In celebration of their 20th anniversary, Langdon Hall hosted a special weekend of eating, drinking, and general merriment. Featuring special guests: Chef Jamie Kennedy, TV Host Antony John, Chef Michael Bonacini, Cheese Boutique's Afrim Pristine and Langdon Hall Executive Chef Jonathan Gushue.
The food, according to this blog's delegate-in-attendance, was fantastic: kobe beef, elk, suckling pig, cheese and wine pairings... all enjoyed at Langdon's picturesque setting. Indulgence of the best kind!
CheeseB, for those who are not yet aware, has a great selection of very nice farm-direct beef cuts and other meats. But it was not until I tried their signature cut, the "Kansas City", that I came to wonder why they are not called "Meat Boutique" instead. This Kansas cut is a New York striploin, bone on the outside, beautifully marbled and tender. A premium beef direct from the farm, then dry-aged in-house for at least 40 days. It's a work of art.
As soon as you unwrap it from the package, a slightly pungent, still fresh aroma hits the nose. This is a hint of the flavour that permeates the meat and makes it completely distinct from anything you've ever tried. You don't want to hide this taste with too many ingredients, just compliment it with subtle seasonings.
And of course it deserves a proper grilling:
8 minutes on one side and 7 on the other. It's going to be very rare in the middle with such a thick cut-- perfection itself. Let it sit, either tented under foil or out in the open, for a few minutes before cutting it.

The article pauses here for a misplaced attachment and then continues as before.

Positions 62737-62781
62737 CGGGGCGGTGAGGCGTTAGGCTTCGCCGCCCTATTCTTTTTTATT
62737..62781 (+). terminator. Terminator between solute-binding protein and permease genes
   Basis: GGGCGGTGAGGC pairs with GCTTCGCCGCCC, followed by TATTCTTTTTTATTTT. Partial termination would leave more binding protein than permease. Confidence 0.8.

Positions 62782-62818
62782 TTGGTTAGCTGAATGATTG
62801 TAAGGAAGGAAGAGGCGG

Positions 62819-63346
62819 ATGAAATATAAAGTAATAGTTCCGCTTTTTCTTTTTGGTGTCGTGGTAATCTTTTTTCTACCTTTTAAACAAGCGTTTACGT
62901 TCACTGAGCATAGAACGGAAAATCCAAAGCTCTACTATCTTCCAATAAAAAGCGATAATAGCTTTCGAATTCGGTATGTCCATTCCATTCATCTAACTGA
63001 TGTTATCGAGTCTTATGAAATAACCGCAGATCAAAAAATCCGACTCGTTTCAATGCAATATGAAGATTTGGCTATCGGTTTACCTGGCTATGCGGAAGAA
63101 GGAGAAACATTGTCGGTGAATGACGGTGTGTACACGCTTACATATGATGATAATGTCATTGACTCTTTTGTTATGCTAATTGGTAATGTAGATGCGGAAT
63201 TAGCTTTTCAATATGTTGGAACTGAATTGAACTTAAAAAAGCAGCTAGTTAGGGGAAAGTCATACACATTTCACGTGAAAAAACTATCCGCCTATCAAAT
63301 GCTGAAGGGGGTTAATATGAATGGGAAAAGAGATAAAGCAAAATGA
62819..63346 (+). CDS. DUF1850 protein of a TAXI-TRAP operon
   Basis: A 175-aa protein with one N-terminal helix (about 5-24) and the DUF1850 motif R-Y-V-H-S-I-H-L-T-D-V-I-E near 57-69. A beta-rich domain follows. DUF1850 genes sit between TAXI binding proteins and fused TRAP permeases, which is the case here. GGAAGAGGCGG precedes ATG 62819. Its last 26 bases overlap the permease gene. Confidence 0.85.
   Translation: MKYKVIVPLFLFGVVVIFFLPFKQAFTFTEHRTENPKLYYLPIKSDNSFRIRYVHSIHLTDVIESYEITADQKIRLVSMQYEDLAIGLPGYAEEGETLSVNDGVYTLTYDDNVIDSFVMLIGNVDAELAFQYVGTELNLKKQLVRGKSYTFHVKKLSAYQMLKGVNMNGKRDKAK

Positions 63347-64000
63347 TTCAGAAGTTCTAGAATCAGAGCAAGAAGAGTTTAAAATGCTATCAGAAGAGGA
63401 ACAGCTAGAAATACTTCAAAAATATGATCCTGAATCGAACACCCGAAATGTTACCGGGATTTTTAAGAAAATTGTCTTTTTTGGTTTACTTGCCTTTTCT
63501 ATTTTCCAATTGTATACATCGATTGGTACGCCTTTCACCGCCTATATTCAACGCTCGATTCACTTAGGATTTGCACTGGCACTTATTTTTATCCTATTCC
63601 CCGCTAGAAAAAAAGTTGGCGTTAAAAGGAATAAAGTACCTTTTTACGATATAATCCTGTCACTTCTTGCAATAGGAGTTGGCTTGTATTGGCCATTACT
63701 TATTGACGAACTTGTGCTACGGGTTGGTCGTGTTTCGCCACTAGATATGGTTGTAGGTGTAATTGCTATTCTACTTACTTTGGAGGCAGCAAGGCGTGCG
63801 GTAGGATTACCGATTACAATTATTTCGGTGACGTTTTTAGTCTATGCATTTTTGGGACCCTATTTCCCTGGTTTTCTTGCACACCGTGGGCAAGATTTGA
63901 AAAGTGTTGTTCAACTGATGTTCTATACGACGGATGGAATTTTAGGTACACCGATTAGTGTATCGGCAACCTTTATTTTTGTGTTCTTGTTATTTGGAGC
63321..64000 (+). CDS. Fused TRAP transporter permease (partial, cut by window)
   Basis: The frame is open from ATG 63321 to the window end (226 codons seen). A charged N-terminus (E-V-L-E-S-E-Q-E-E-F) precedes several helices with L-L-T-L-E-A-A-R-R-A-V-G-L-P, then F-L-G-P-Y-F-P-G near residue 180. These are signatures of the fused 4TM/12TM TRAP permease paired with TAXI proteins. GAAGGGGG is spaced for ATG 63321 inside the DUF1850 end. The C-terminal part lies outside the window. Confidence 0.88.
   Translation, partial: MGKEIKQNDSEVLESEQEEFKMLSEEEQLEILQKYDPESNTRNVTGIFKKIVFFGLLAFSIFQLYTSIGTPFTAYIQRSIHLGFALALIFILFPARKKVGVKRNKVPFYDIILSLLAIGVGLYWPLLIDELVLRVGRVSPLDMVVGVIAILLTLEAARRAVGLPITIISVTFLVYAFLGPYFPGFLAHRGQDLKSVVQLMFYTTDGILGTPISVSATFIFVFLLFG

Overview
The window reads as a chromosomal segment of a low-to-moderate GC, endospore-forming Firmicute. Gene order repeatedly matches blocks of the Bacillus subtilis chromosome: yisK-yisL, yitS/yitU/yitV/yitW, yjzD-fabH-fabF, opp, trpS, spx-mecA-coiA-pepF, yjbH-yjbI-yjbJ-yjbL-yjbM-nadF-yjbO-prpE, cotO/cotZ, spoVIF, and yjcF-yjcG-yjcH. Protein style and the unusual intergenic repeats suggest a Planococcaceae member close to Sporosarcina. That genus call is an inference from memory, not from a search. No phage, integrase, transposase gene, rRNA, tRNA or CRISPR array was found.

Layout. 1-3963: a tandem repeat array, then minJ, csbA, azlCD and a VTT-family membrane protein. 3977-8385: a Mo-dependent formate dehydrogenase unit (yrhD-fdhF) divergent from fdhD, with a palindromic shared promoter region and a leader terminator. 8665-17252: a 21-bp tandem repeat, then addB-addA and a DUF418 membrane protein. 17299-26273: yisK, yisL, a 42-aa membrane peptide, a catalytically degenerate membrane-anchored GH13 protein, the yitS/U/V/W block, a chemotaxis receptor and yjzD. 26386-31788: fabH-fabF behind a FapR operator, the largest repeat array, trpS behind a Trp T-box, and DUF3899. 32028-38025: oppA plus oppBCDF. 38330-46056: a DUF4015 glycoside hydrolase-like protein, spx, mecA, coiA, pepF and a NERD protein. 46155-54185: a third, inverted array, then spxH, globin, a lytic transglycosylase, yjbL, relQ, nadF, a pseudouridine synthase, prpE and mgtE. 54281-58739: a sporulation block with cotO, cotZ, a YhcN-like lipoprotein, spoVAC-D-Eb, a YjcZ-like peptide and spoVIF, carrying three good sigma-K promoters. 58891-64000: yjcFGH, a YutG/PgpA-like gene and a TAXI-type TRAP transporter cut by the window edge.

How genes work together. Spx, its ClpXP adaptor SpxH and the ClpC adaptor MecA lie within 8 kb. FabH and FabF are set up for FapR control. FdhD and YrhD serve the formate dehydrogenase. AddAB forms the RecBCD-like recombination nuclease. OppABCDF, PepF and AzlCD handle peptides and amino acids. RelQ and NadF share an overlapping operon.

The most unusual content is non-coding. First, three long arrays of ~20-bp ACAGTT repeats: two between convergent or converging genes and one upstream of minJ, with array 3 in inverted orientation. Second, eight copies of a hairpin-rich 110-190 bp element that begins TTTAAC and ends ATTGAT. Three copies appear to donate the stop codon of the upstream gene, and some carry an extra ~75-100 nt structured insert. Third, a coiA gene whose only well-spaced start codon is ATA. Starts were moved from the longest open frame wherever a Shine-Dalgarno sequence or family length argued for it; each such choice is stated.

Then slice against the grain parallel with the bone-- look at how juicy that is:
This was pure magic-- a good 1.5 lbs thick slab of absolute heaven. You really don't even need teeth to eat this steak. It's truly beyond adequate description.
I served it alongside BBQ-roasted potatoes, a medley of mushrooms with butter, red wine and shallots, and a spinach and chevre puree. Beverage of choice was an Australian Cabernet! There was the nice taste from the coals, subtle hints of rosemary, the creamy (gently garlicky) zing of the spinach, and the boozy, buttery chew of the mushrooms.
Now, more than ever, I wish words and pictures could transmit to you, dear reader, the loveliness of this sirloin and this meal. If only it were possible to reach through the screen and have a taste.
All I can suggest is to come to CB and try it for yourself!
The Sirloin: Rub into the steak some course salt, crumbled dried rosemary, fresh ground pepper and olive oil. Sit at room temperature for a couple of hours. This is a good chance to let the wine breathe, prepare the side-dishes, and get the BBQ prepared.
Throw it on the grill and listen to the sizzle--about 8 minutes on one side 7 on the other. My belief is that it would be a crime to serve this cut anything but bloody rare, but, to each their own. Flip only once and press-test for doneness. The firmer it feels, the more it's been cooked through.
Medley of mushrooms with butter and wine Mushrooms, chef's mix
pepper and salt
Soften shallots in butter over medium heat, then add mushrooms and stir over higher heat until liquid evaporates. Expose some of the pan and add a little more butter and grind in some pepper. Let that cook gently over lower heat, and add the wine. Reduce slightly.
Spinach with Chevre
1 bunch Spinach
1/3 cup chevre butter to taste
1-2 cloves garlic chopped Italian Parsley
1-2 tbsp. fresh lemon juice
Gently cook the spinach and drain excess liquid. Pulse in blender with the chevre, lemon, and garlic.
Place over a low heat in small saucepan to thicken a little, and adjust seasonings to taste. Add parsley.